The Importance of Focusing on Your Own Mental Health as a Physician

Matt Brewster

Emergency Medicine recently published a study that states, “It has been known for almost 150 years that physicians have an increased propensity to die by suicide compared with the general population.” Ironically, the rate of death from cardiovascular or other chronic conditions common to the general population is much lower in the physician population.

Each year 300 to 400 doctors die by their own hands. That is one doctor per day in the United States. This startling statistic is a red flag for every physician. The question, as you ponder these numbers, is: What are doctors doing to turn these numbers around?

The Mental State of American Doctors

The American Foundation for Suicide Prevention (AFSP) publishes a fact sheet on physician suicide. This data tells us:

  • Untreated mental health conditions are the primary cause of these suicides.
  • The suicide rate for male doctors is 1.41 times higher than the general male population. It’s worse for female doctors, at 2.27 times the general female population.
  • 23% of interns have thoughts of suicide. However, if they attend therapy, the number drops by 50%.

Finding Ways to Avoid Burnout

Burnout is a common foundation for depression. Nearly 50% of doctors say they have burnout symptoms. The AFSP says, “Drivers of burnout include workload, work inefficiency, lack of autonomy and meaning in work, and work-home conflict.”

It seems we have a good grip on what’s happening to our nation’s doctors. If you are a physician, the signs are prevalent that you must carefully monitor your own health. For coworkers and administrators, this crisis requires policies that protect doctors and monitors their health.

Monitoring the Mental Health of Doctors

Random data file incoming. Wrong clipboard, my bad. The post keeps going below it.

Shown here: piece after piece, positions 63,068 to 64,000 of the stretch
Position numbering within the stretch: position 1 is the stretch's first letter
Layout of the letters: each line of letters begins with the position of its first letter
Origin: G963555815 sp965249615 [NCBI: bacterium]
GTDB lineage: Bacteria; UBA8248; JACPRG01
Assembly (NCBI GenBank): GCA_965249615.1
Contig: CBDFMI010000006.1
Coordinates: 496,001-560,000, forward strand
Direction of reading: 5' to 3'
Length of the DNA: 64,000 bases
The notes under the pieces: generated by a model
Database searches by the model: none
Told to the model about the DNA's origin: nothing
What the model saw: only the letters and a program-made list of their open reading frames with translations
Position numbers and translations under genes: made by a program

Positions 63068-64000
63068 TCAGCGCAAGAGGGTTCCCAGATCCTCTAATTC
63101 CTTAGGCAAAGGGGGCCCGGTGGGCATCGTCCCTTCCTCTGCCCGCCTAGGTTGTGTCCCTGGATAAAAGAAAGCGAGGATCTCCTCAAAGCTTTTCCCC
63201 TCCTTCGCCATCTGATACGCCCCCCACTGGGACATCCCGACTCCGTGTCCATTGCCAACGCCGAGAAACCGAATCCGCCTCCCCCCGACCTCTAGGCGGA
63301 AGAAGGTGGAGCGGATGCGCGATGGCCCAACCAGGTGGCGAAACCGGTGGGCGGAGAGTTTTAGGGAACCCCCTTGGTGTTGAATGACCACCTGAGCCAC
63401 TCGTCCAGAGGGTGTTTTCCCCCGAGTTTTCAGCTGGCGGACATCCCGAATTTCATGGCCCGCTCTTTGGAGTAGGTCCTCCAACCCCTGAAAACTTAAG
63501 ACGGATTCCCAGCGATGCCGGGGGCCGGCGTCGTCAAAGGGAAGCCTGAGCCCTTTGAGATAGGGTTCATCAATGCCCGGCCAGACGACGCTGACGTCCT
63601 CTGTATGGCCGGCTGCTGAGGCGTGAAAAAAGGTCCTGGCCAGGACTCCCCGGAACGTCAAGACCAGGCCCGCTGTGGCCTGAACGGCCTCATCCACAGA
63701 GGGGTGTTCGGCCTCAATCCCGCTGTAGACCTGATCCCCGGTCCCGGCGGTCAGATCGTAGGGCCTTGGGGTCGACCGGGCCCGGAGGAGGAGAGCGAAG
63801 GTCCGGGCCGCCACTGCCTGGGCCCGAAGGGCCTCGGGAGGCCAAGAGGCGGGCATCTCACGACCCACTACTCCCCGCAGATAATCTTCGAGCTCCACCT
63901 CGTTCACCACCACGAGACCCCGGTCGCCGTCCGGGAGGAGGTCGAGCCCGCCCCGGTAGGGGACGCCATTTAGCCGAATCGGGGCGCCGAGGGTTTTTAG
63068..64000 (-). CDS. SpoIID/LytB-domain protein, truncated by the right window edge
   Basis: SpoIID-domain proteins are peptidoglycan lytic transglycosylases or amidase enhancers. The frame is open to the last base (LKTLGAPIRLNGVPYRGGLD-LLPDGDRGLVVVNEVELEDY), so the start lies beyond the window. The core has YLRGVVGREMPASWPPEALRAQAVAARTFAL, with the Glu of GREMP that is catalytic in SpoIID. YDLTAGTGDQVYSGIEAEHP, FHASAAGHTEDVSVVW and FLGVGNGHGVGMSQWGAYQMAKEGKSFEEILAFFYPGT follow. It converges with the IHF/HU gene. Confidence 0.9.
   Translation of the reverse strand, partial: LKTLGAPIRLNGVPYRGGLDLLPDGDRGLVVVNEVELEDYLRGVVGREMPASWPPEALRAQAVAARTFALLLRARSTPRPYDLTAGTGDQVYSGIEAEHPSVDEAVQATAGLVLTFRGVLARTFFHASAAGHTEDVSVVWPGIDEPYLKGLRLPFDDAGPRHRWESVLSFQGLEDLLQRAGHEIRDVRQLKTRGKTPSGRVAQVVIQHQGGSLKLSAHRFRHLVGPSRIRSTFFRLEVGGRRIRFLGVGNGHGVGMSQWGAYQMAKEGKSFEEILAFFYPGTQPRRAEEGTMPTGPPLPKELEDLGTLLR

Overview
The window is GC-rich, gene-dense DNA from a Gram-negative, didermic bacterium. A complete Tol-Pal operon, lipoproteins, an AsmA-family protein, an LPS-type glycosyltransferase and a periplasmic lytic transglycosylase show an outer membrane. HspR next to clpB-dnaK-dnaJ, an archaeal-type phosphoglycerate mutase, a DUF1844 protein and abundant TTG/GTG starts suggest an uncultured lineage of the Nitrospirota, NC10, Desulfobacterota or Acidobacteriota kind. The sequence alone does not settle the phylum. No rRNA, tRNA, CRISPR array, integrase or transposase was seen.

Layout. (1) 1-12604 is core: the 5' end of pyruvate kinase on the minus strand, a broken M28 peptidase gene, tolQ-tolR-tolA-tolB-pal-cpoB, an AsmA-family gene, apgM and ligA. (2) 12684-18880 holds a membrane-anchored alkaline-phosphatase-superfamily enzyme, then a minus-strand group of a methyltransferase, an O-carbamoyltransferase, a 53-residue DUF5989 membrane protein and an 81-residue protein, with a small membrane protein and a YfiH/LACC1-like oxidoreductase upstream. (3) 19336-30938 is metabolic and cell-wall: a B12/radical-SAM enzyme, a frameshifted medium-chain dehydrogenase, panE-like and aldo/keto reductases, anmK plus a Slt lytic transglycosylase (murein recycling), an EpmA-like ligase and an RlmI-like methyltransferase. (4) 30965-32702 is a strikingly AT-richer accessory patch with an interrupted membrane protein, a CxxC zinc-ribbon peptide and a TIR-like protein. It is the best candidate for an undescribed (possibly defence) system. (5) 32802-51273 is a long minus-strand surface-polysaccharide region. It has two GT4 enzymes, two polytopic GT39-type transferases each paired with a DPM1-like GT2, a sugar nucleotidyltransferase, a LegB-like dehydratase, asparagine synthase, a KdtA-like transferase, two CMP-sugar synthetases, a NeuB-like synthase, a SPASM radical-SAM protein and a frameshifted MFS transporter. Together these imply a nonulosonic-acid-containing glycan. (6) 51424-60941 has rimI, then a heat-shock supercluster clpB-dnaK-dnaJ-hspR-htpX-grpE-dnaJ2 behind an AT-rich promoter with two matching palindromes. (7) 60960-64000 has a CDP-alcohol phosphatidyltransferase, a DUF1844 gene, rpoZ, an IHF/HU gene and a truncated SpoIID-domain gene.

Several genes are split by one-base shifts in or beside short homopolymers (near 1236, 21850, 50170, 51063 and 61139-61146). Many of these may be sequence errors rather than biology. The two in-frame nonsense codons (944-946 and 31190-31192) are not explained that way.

The American Medical Association (AMA) recommends strategies for doctors to care for themselves. They suggest that doctors must practice a level of self-care first, before extending a hand to their peers. In the same way that an airline teaches us to cover our faces with the oxygen mask first before helping anyone else, doctors must practice the same level of self-care that we counsel our patients to use.

Leadership at the organizations employing these doctors must have systems in place to promote workplace balance. They must make an effort to protect their staff from the poor mental health outcomes that commonly result from chronic stress. To create these strategies, look first to the reasons doctors cite for experiencing burnout symptoms:

  • Too much bureaucracy.
  • Lack of respect from colleagues.
  • Too much time spent at work.
  • Increasing practice digitization.
  • Lack of autonomy.

Addressing these concerns isn’t rocket science. Organizations can create policies to mitigate the effects of burnout, including:

  • Providing doctors with the administrative support they need to work to the top of their license.
  • Streamlining organizational workflows to cut down on the bureaucracy.
  • Offering mental health resources and creating a culture that openly addresses burnout.
  • Giving providers a seat at the decision-making table to increase their control.

Want to Learn More? Contact MedSource Consultants Today

MedSource Consultants stands behind the healthcare community as the leading recruiting firm that helps doctors find the right organizational fit. Talk with our team today about how we can provide the staffing to help lighten the load of your practice.